Mr Cyril Ramaphosa (Deputy Chairperson of the Commission) and President Jacob Zuma at the inaugural meeting of the newly appointed National Planning Commission on, Tuesday, 11 May 2010, Union Buildings

President Jacob Zuma’s lobbyists have endorsed businessman Cyril Ramaphosa as the ANC leader’s deputy in Mangaung.


ANC sources said the decision was taken at their latest caucus meeting, convened by KwaZulu-Natal ANC secretary Sihle Zikalala, on Tuesday night.


In what could be seen as a strong indication that Deputy President Kgalema Motlanthe would challenge Zuma for the ANC presidency, Zuma supporters who are privy to the caucus’s deliberations said Motlanthe was dropped because he “refused our offer to remain deputy president”.


However, the caucus decided to accommodate Motlanthe and some of his prominent supporters in the ANC national executive committee (NEC) should Zuma be re-elected at the elective national conference next month. This included Human Settlements Minister Tokyo Sexwale, Sports Minister Fikile Mbalula and ANC deputy secretary-general Thandi Modise, who are close to former ANC Youth League president Julius Malema.


According to a source, Zuma’s supporters wanted Motlanthe’s backers in the NEC – the party’s highest decision-making structure between conferences – for unity, diversity and because it was “dangerous to have an NEC that always agrees with the president”.


While Motlanthe’s lobbyists insisted he would dislodge Zuma, they said the inclusion into the NEC of the top six leaders from the losing side was part of the ANC tradition.


A Limpopo regional executive, who is one of Motlanthe’s top lobbyists, said their list of NEC members included “hard-core Zuma lobbyists” such as Basic Education Minister Angie Motshekga.


“Immediately when you qualify to contest for top five and you lose, your name automatically gets into the list of additional members (NEC). It is the principle of the movement. It is not like somebody does you a favour. It is not their invention,” said the Motlanthe lobbyist.


According to an 80-member NEC list compiled by Tuesday’s caucus, which The Star has seen, most of Motlanthe’s prominent backers would be accommodated except ANC treasurer-general Mathews Phosa.


This list included fired National Police commissioner Bheki Cele, former ANCYL secretary-general Vuyiswa Tulelo, former Limpopo ANCYL chairman Lehlogonolo Masoga and Limpopo ANC deputy chairman Dickson Masemola.


Apart from Zuma and Ramaphosa, the list has Baleka Mbete as national chairwoman, KwaZulu-Natal Premier Zweli Mkhize as treasurer, Gwede Mantashe as secretary-general and Jessie Duarte as his deputy.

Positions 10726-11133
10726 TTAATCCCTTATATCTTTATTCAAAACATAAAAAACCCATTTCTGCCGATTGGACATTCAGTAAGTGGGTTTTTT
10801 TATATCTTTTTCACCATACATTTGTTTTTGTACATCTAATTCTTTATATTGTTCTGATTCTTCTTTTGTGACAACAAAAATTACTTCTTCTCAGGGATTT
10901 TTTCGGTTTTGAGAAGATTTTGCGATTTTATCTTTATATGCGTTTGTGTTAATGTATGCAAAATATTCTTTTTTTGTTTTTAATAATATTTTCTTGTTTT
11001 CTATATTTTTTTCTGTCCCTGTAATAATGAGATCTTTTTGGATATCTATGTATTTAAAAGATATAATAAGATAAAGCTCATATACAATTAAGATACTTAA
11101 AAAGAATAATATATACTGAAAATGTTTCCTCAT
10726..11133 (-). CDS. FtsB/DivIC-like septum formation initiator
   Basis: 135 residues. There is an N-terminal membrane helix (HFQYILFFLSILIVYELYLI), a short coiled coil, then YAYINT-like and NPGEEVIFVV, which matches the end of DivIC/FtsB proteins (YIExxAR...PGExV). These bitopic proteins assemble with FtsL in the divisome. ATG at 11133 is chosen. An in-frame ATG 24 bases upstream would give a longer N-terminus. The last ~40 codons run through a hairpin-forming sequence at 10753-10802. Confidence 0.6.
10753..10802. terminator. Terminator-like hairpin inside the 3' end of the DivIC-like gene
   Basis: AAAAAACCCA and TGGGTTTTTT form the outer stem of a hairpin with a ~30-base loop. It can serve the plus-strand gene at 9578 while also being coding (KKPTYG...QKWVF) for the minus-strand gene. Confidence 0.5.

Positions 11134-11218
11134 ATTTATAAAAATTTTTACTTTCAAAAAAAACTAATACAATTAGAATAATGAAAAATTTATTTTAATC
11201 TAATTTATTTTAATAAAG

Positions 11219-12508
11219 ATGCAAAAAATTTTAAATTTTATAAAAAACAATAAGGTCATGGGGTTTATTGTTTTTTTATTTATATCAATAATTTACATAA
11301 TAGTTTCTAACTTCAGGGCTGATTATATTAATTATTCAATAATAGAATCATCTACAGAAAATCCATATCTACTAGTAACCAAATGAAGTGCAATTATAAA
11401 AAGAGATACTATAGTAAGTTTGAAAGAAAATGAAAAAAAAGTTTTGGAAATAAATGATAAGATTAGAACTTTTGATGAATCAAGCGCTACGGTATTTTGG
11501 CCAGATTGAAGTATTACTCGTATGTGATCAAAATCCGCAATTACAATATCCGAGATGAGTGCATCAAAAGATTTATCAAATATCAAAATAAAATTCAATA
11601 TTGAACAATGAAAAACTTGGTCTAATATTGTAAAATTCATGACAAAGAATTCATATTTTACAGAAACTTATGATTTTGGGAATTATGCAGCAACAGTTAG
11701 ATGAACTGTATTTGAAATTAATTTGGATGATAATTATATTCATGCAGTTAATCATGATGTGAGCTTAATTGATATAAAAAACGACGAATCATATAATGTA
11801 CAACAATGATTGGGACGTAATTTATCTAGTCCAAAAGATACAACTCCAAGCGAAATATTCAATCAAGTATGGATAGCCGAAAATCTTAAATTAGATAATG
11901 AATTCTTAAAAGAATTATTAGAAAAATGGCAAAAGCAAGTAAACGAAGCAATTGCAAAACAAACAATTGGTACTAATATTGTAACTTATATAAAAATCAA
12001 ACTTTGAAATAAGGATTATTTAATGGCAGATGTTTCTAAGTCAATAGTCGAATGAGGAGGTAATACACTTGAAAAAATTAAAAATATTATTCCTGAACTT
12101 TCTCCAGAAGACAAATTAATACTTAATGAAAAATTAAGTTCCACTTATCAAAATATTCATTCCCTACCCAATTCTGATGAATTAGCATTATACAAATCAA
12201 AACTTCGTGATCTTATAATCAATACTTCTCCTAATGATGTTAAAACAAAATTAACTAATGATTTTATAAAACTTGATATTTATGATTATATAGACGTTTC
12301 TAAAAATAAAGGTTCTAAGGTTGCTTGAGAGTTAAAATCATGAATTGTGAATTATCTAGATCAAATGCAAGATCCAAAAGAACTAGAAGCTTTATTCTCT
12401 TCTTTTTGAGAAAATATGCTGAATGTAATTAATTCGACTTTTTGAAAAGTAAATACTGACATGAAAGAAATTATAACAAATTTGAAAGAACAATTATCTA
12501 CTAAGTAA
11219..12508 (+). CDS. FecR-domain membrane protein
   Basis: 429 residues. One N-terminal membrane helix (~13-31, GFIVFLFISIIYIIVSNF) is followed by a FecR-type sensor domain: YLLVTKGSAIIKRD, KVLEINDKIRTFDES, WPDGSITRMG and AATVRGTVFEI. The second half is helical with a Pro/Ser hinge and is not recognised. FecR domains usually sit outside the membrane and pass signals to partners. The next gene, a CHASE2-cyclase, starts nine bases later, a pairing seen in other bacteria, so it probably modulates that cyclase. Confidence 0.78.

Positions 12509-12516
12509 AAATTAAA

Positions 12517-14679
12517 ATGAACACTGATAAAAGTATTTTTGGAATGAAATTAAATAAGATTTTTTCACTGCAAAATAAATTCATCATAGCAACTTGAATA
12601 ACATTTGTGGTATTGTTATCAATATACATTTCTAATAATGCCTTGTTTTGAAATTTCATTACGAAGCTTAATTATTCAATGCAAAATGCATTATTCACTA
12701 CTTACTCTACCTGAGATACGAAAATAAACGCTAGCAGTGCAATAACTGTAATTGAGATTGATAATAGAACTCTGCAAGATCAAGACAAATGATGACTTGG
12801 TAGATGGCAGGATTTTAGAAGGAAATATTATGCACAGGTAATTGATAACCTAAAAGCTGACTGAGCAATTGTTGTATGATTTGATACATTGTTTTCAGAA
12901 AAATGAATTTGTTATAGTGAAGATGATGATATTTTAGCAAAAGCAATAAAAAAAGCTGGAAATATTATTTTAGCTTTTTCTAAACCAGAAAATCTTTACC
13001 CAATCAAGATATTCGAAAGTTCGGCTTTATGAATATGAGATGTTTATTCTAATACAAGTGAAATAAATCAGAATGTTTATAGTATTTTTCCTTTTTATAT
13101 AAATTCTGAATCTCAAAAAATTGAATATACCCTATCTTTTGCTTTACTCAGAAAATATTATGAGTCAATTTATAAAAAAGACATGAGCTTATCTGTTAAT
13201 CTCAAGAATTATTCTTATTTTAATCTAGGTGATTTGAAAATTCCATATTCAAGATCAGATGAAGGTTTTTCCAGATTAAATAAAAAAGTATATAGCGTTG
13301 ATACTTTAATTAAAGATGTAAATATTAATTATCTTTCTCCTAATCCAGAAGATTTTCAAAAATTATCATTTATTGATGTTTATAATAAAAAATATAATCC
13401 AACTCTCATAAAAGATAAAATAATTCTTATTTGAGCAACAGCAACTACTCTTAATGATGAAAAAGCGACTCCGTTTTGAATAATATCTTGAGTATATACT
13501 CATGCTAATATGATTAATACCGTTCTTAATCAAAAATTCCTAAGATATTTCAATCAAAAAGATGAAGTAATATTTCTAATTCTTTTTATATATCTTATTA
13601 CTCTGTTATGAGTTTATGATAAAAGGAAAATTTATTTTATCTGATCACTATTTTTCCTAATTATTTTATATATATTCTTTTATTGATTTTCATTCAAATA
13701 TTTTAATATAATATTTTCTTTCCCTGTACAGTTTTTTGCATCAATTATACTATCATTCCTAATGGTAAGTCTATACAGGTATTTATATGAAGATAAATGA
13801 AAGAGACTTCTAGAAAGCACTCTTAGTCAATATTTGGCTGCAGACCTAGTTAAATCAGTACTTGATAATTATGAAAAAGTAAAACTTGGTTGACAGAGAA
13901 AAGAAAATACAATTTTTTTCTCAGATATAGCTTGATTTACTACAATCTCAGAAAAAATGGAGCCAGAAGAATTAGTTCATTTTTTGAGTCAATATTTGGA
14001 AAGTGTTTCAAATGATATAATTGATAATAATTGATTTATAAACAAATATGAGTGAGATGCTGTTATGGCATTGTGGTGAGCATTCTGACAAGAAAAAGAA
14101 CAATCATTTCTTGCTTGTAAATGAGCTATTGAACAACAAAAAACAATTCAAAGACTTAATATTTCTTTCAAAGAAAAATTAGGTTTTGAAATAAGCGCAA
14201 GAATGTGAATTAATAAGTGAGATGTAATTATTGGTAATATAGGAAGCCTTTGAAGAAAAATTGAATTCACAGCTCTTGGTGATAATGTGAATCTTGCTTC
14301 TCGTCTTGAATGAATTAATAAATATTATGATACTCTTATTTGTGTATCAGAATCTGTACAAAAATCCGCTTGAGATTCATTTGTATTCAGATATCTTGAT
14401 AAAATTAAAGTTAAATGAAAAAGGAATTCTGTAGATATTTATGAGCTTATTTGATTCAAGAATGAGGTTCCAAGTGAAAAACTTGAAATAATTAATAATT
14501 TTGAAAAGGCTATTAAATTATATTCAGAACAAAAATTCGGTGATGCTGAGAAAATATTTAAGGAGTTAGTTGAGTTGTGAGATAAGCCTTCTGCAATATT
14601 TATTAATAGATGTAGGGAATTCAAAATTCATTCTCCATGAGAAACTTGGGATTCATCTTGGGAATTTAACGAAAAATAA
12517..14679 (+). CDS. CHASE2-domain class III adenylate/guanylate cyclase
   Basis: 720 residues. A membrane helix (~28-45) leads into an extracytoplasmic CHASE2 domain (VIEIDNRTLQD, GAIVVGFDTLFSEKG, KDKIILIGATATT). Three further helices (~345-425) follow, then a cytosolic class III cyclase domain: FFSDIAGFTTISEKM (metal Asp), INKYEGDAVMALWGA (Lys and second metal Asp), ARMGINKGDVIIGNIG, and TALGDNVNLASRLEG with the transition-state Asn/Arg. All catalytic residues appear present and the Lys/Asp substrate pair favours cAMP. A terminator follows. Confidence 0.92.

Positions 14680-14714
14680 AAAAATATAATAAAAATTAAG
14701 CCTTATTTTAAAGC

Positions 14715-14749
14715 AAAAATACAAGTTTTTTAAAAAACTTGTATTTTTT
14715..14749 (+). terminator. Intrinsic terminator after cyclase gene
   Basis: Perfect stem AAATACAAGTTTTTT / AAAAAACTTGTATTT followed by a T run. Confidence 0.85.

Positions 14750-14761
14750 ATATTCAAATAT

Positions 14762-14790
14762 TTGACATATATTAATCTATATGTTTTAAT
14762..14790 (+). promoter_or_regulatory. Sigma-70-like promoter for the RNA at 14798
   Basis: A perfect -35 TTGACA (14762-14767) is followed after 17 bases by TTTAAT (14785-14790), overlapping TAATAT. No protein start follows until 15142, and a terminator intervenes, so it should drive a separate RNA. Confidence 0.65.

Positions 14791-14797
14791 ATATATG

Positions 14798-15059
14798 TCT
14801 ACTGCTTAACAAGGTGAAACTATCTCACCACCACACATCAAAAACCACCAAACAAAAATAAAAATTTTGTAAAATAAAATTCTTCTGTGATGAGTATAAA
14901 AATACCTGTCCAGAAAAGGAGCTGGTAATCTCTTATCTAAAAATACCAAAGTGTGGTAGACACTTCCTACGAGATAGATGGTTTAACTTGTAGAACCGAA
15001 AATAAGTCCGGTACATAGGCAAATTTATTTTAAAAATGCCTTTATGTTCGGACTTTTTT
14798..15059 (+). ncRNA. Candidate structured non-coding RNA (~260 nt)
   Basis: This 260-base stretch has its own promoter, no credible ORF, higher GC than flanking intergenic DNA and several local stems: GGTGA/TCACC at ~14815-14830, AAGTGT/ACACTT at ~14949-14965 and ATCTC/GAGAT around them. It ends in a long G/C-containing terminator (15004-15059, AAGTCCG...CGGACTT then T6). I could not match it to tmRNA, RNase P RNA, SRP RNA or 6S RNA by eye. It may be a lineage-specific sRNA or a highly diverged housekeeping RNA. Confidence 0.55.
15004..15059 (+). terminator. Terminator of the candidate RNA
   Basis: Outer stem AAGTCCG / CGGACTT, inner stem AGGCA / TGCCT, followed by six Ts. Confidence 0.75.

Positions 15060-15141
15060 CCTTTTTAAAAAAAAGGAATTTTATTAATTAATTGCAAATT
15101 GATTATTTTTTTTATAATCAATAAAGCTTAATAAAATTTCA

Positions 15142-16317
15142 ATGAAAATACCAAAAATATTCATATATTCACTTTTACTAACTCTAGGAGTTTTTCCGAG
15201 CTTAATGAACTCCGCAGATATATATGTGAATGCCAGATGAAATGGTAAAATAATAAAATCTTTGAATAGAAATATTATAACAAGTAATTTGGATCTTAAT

The list will be sent to the various ANC provincial general councils this weekend for adoption, a source said.


“Kgalema refused our offer to remain deputy president. We are putting him in as an additional [member]. You can’t have an NEC that always agrees with the president. It is dangerous to have an NEC that has no opposition within. It is the same thing that killed [Thabo] Mbeki. He thought he was powerful because he running the NEC,” said the Zuma lobbyist.


The caucus also took decisions with far-reaching implications for provinces such as Limpopo and the North West.


It agreed to allow Modise to continue as North West premier.


North West ANC chairman Supra Mahumapelo, who was earlier tipped to take over, would be elevated to the NEC and appointed minister.


In Limpopo, the caucus agreed to push for the disbandment of the anti-Zuma provincial executive committee – led by Premier Cassel Mathale, who is an ally of Malema – and appoint an interim committee to run its affairs.


They also wanted the post-Mangaung NEC to decide at its first meeting in January to fire Mathale as premier and replace him with Masoga. Masoga’s mandate would be to “clean” the province, which has been rocked by repeated allegations of tender fraud, corruption and nepotism. It was plunged into a R2.2 billion cash-flow crisis last year and subsequently failed to buy textbooks for thousands of its pupils.


The caucus pushed for Masoga to take over in Limpopo, rather than Masemola as previously agreed, because it believed he was tainted by the textbook scandal, said sources.


“The issue of textbooks has made us jokes in the eyes of the public. It made us a circus in Mzansi. You can’t say that a person who was education MEC must be premier. It will mean you replace Cassel with Cassel,” said one source.


But a pro-Motlanthe regional leader said disbanding the PEC and appointing Masoga as premier would be “suicidal” and “a dangerous move”.


“The problem is that it will cause very serious tension. Even as we speak, comrades who have a problem with Lehlogonolo never stoop so low as to remove him from the legislature.


‘‘That would be suicidal for the 2014 elections because it might cause serious rifts among members and push people away,” said the leader.


[email protected]